Ernest Hemingway

Outfield



American writer

July 21, 1899 - July 2, 1961








Hemingway Notes

Novelist Ernest Miller Hemingway was born in Oak Park, Illinois on July 21, 1899. He was the second of six children born to Clarence Edmonds Hemingway, a physician and Grace Hall Hemingway, a singer. He was a journalist/war correspondent, a fisherman, hunter, and a boxer. During the course of his lifetime he was married to four women, three of whom were writers. He had three sons.

Unable to join the army because of a congenital eye defect, Hemingway became an ambulance driver for the Red Cross in the first world war. His experiences during the war were transformative and would years later become grist for several short stories and the novel A Farewell to Arms.

After the war, Hemingway went home to Oak Park briefly and then moved to Chicago. Shortly after this he and his first wife, Hadley, moved to Paris where Hemingway lived among a group of what has been called 'expatriot' writers that are today key to literature as we know it. The group included James Joyce, Ezra Pound, Gertrude Stein, and F. Scott Fitzgerald, to name a few. It was during Hemingway's life in Paris that he wrote The Sun Also Rises.

The misconception that Hemingway founded a 'lost generation' is a myth that persists to this day. In truth, Hemingway never professed to believe in or belong to a 'lost generation.' He made this clear in A Moveable Feast when he wrote:

It was when we had come back from Canada and were living in the rue Notre-Dame- des-Champs and Miss Stein and I were still good friends that Miss Stein made the remark about the lost generation. She had some ignition trouble with the old Model T Ford she then drove and the young man who worked in the garage and had served in the last year of the war had not been adept, or perhaps had not broken the priority of other vehicles , in repairing Miss Stein's Ford. Anyway he had not been serieux and had been corrected severely by the patron of the garage after Miss Stein's protest. The patron had said to him, "You are all a generation perdue." "That's what you are. That's what you all are," Miss Stein said. "All of you young people who served in the war. You are a lost generation." "Really?" I said. "You are," she insisted. "You have no respect for anything..."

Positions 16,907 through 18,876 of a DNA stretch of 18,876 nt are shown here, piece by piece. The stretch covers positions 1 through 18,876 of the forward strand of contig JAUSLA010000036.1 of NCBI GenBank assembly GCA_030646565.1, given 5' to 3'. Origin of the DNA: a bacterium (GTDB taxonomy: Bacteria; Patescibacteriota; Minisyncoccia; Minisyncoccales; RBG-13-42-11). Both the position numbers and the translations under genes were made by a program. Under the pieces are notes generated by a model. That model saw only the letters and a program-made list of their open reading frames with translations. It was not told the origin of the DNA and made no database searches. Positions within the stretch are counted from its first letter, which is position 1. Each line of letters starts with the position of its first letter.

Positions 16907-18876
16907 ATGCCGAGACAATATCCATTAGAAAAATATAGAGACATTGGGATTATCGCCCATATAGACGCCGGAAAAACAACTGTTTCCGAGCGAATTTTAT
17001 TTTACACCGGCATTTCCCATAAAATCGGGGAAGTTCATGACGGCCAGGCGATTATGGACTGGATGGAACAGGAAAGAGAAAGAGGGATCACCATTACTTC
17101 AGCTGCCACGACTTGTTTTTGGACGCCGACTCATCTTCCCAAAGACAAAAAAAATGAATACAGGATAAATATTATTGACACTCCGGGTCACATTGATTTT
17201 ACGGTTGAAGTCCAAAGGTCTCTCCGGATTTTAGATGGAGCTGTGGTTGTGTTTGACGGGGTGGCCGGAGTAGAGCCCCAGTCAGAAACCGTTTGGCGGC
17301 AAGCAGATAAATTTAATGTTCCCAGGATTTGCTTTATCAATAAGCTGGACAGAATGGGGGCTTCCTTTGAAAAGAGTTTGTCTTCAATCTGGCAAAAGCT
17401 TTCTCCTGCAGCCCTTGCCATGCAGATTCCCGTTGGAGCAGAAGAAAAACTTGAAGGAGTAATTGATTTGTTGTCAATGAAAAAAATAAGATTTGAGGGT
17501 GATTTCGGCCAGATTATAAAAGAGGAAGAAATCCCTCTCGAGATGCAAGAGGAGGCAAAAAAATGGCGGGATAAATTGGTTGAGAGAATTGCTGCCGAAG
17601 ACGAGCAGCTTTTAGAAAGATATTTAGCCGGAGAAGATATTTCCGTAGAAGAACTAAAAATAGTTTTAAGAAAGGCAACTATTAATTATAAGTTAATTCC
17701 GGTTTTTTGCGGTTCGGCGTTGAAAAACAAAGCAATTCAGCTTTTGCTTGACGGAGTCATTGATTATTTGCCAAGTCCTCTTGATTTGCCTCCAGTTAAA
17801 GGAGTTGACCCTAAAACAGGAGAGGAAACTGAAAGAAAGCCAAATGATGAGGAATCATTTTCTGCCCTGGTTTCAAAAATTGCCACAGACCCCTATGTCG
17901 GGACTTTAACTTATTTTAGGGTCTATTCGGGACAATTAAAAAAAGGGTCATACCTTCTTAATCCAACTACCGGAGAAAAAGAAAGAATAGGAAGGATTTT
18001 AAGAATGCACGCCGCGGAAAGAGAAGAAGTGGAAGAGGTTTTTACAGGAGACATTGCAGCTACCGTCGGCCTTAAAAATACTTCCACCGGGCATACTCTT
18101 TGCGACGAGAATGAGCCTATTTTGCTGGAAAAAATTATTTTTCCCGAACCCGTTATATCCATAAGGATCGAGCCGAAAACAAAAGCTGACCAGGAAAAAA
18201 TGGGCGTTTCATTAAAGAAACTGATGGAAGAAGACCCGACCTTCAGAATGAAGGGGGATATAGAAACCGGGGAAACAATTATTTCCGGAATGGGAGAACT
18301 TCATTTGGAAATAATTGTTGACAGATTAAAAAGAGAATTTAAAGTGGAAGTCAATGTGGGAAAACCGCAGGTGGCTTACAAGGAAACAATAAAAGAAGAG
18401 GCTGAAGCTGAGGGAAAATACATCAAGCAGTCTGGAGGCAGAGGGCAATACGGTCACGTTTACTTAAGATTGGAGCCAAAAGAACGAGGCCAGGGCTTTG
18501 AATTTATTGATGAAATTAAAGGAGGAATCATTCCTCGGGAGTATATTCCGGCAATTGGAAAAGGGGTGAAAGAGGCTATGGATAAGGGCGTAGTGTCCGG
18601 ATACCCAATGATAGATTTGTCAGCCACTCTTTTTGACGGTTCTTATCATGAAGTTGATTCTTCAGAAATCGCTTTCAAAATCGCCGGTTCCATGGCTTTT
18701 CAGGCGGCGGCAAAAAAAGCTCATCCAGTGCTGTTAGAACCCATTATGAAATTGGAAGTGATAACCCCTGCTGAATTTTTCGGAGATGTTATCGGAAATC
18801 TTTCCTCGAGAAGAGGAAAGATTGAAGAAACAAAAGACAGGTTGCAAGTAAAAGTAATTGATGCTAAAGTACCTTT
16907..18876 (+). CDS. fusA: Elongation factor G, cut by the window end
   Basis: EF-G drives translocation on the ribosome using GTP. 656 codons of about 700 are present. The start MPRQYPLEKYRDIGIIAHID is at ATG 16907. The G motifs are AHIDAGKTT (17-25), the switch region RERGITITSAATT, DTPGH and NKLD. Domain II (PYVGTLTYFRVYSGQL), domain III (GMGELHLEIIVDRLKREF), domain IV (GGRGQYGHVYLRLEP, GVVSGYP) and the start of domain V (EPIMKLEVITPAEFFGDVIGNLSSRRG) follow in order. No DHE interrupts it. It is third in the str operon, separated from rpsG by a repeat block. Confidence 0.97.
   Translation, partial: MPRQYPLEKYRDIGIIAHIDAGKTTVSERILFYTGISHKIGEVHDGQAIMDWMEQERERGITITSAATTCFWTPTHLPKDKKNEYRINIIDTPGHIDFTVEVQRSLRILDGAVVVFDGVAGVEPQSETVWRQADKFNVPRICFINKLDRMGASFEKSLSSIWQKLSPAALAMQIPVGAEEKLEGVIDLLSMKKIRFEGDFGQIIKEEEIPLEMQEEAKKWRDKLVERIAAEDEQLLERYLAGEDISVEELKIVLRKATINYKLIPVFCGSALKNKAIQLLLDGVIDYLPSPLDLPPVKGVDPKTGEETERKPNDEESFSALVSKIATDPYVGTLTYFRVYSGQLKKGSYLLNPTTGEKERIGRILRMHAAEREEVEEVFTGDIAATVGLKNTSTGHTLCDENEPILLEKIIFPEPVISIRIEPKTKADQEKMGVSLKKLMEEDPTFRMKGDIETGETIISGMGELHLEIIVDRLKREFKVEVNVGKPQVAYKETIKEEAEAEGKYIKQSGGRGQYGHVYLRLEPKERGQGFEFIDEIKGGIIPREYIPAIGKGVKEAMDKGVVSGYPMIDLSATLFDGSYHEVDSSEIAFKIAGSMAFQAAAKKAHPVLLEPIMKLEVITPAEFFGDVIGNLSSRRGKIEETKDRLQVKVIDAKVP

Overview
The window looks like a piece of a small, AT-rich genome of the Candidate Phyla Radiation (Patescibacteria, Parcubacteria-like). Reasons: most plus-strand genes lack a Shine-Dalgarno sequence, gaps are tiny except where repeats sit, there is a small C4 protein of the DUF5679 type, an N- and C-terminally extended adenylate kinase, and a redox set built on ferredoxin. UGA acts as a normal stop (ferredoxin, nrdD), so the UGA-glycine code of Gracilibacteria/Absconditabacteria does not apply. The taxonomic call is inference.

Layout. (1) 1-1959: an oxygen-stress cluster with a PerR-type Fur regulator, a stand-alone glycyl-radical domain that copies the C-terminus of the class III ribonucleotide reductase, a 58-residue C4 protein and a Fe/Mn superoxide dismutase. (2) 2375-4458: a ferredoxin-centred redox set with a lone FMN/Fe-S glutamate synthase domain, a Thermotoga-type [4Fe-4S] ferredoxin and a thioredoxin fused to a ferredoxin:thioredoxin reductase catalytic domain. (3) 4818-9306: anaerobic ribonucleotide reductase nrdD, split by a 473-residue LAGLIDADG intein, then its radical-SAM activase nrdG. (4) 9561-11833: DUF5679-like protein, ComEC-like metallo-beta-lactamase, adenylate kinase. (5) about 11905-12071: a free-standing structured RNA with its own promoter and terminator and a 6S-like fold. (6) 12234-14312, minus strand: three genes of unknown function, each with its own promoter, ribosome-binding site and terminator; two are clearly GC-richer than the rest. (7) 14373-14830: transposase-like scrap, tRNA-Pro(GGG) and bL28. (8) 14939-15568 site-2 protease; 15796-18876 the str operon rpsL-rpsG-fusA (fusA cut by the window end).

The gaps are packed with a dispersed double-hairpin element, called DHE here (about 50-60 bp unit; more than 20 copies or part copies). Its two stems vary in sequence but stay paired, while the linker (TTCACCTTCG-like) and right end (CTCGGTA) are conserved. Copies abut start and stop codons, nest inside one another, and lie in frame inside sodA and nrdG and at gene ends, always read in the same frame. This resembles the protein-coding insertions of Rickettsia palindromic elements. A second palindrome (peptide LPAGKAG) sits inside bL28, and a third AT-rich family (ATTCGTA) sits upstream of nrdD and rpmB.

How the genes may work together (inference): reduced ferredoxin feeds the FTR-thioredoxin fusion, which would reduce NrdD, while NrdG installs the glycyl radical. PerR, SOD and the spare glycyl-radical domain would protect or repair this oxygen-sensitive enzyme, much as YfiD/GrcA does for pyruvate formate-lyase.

In the 1930s Hemingway lived in Spain and in Cuba, which would later serve as background for the novels For Whom the Bell Tolls and To Have and Have Not respectively. When Fidel Castro took over in Cuba, Hemingway moved to Idaho. The Old Man and the Sea won a Pulitzer Prize in 1953, and in 1954 Hemingway won the Nobel Prize for Literature.

It is said that Hemingway's work as a journalist shaped his prose style which supposedly consists of 'short declarative sentences.' This is far from the truth, though he did, when recalling writing in Paris in A Moveable Feast, use the phrase 'declarative sentence:'